of service and operating rules for civilian aircraft operating within the MTCA and under military control. minimum descent altitude (MDA) The altitude above sea level (ASL) specified in the Canada Air Pilot (CAP) or the route and approach inventory for a nonprecision approach, below which descent shall not be made until the required visual reference to continue the approach to land has been established. minimum en route altitude (MEA) The altitude above sea level (ASL) between specified fixes on airways or air routes that assures acceptable navigational signal coverage and that meets the IFR obstacle clearance requirements. NOTE: This altitude is published on aeronautical charts. minimum fuel An expression used to inform ATC that an aircrafts fuel supply has reached a state that is sufficient to reach destination, provided that unexpected delays are not encountered. minimum holding altitude (MHA) The lowest altitude prescribed for a holding pattern that assures navigational signal coverage, communications, and meets obstacle clearance requirements. minimum IFR altitude The lowest IFR altitude established for use in a specific airspace. Depending on the airspace concerned, the minimum IFR altitude may be a minimum obstacle clearance altitude(MOCA), a minimum enroute altitude(MEA), a minimum sector altitude(MSA), a minimum vectoring altitude(MVA), a safe altitude 100NM, an area minimum altitude(AMA), a transition altitude or a missed approach altitude. The minimum IFR altitude provides obstacle clearance but may or may not be within controlled airspace. minimum obstacle clearance altitude (MOCA) The altitude above sea level (ASL) between specified fixes on airways or air routes that meets the IFR obstacle clearance requirements for the route segment in question. NOTE: This altitude is published on aeronautical charts. minimum reception altitude (MRA) When applied to a specific VHF/UHF intersection, the lowest altitude above sea level (ASL) at which acceptable navigational signal coverage is received to determine the intersection. minimum sector altitude (MSA) The lowest altitude that may be used that will provide a minimum clearance of 1000ft, under conditions of standard temperature and pressure, above all obstacles located within a sector of a circle having a radius of at least 25NM centred on a radio aid to navigation or on a waypoint located near the aerodrome.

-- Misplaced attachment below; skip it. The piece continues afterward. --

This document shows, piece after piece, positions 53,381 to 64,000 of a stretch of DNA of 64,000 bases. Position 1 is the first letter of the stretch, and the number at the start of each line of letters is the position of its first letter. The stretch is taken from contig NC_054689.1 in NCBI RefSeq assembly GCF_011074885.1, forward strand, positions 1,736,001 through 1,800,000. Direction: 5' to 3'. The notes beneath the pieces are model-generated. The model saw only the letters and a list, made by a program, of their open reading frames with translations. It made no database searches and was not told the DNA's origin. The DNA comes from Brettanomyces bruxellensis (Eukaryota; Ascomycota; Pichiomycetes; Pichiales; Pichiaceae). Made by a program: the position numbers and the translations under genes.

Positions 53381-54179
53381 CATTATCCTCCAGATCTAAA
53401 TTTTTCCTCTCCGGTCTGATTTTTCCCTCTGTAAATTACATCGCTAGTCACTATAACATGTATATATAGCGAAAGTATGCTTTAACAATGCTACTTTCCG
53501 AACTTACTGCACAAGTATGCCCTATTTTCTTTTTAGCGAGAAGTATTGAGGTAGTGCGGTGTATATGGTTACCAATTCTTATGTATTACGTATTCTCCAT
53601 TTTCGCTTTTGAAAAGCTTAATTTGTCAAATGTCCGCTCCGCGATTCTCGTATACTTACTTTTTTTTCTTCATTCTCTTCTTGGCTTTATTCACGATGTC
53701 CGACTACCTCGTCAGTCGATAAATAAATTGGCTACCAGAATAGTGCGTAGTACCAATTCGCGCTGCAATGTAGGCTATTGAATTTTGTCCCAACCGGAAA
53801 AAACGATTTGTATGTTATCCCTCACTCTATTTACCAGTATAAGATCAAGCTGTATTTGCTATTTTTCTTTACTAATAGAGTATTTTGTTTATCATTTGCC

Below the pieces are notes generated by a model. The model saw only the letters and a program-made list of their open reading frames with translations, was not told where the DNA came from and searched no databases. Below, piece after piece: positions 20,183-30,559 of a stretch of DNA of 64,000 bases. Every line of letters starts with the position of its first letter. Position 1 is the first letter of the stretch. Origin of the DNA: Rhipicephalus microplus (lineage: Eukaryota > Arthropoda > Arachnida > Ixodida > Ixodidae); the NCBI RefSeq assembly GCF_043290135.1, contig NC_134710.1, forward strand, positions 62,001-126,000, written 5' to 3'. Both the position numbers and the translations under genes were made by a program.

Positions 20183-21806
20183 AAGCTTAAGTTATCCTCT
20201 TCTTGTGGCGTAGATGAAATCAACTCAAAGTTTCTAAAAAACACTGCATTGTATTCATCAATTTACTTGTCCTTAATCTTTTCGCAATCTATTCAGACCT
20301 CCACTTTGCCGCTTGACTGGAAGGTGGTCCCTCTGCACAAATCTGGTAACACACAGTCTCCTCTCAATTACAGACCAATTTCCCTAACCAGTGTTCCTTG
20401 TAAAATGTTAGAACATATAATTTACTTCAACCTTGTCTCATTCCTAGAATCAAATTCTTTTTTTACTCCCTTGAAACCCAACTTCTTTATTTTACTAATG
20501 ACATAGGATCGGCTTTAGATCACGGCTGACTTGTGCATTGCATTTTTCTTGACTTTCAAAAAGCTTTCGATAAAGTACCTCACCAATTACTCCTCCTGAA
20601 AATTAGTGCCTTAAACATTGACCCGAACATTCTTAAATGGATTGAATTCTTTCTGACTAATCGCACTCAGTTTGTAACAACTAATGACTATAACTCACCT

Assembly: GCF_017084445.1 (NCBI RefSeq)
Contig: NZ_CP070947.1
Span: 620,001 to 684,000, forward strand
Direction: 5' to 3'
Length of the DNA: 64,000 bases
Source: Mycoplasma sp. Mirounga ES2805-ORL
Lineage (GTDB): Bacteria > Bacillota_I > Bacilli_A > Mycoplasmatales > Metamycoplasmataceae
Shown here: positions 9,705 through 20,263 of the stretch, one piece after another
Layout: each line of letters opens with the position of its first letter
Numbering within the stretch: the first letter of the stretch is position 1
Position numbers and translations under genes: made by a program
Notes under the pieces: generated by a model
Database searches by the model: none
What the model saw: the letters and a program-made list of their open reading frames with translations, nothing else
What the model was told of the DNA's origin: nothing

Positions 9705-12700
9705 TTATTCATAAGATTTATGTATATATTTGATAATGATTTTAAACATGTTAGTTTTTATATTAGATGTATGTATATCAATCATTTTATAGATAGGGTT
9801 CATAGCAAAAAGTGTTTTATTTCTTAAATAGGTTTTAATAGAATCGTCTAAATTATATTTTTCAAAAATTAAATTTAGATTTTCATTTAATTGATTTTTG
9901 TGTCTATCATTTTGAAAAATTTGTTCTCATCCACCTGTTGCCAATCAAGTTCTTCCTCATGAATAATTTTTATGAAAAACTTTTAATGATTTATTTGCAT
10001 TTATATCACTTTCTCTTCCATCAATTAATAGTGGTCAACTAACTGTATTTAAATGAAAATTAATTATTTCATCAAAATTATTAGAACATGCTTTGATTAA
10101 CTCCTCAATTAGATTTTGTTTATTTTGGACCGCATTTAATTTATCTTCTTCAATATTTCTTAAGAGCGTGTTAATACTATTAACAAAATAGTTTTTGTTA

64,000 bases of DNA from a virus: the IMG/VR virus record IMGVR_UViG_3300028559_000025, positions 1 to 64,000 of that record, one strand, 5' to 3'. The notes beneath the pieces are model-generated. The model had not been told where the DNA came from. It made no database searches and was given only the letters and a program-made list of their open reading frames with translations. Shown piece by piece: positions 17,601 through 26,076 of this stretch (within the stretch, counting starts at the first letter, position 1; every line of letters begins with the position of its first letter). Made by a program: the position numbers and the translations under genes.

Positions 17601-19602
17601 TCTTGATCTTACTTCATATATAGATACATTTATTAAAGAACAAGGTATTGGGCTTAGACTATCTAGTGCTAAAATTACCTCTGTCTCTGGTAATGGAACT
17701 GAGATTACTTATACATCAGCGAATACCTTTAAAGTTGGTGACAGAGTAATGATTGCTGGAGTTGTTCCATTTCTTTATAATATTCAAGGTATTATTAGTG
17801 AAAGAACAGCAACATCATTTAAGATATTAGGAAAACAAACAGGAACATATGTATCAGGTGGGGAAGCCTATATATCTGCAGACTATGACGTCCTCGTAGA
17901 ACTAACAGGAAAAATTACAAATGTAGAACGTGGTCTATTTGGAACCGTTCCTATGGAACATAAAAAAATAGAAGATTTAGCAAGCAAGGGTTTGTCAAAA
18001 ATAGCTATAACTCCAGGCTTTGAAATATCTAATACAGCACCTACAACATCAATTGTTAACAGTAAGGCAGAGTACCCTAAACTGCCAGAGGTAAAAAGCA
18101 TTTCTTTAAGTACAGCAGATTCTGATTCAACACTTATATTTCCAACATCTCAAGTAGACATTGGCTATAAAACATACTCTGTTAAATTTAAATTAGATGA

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minimum vectoring altitude (MVA) The lowest altitude for vectoring aircraft by ATC that meets obstacle clearance and radio coverage requirements in the airspace specified. missed approach point (MAP) The point on the final approach course that signifies the termination of the final approach and the commencement of the missed approach segment. It may be (a) the intersection of an electronic glide path (GP) with a decision height(DH); (b) a NAVAID located on the aerodrome; (c) a suitable fix (e.g. distance measuring equipment [DME]); or (d) a specified distance beyond the NAVAID or final approach fix (FAF), not to exceed the distance from that NAVAID or fix to the nearest boundary of the aerodrome. missed approach segment That part of an instrument approach procedure (IAP) between the missed approach point (MAP), the missed approach waypoint (MAWP), or the point of arrival at decision height(DH), and the specified missed approach NAVAID, intersection, fix or waypoint, as appropriate, at the minimum IFR altitude. It is in this part of the approach procedure that the aircraft climbs and returns to the en route structure or is positioned for holding or a subsequent approach. The route of flight and altitudes are depicted on instrument approach charts. also called: missed approach (MA) morning civil twilight Relative to the standard meridians of the time zones, the period of time that begins at the time specified by the Institute for National Measurement Standards of the National Research Council of Canada and ends at sunrise. NOTE: Morning civil twilight begins in the morning when the centre of the suns disc is 6 below the horizon. mountainous region (see RAC Figure 2.10) An area of defined lateral dimensions above which special rules concerning minimum en route altitude (MEA) apply. movement area The part of an aerodrome that is intended to be used for the surface movement of aircraft and that includes the manoeuvring area andaprons. navigation aid (NAVAID) Any visual or electronic device, airborne or on the surface of the earth, that provides point-to-point guidance information or position data to aircraft in flight. also called: navigational aid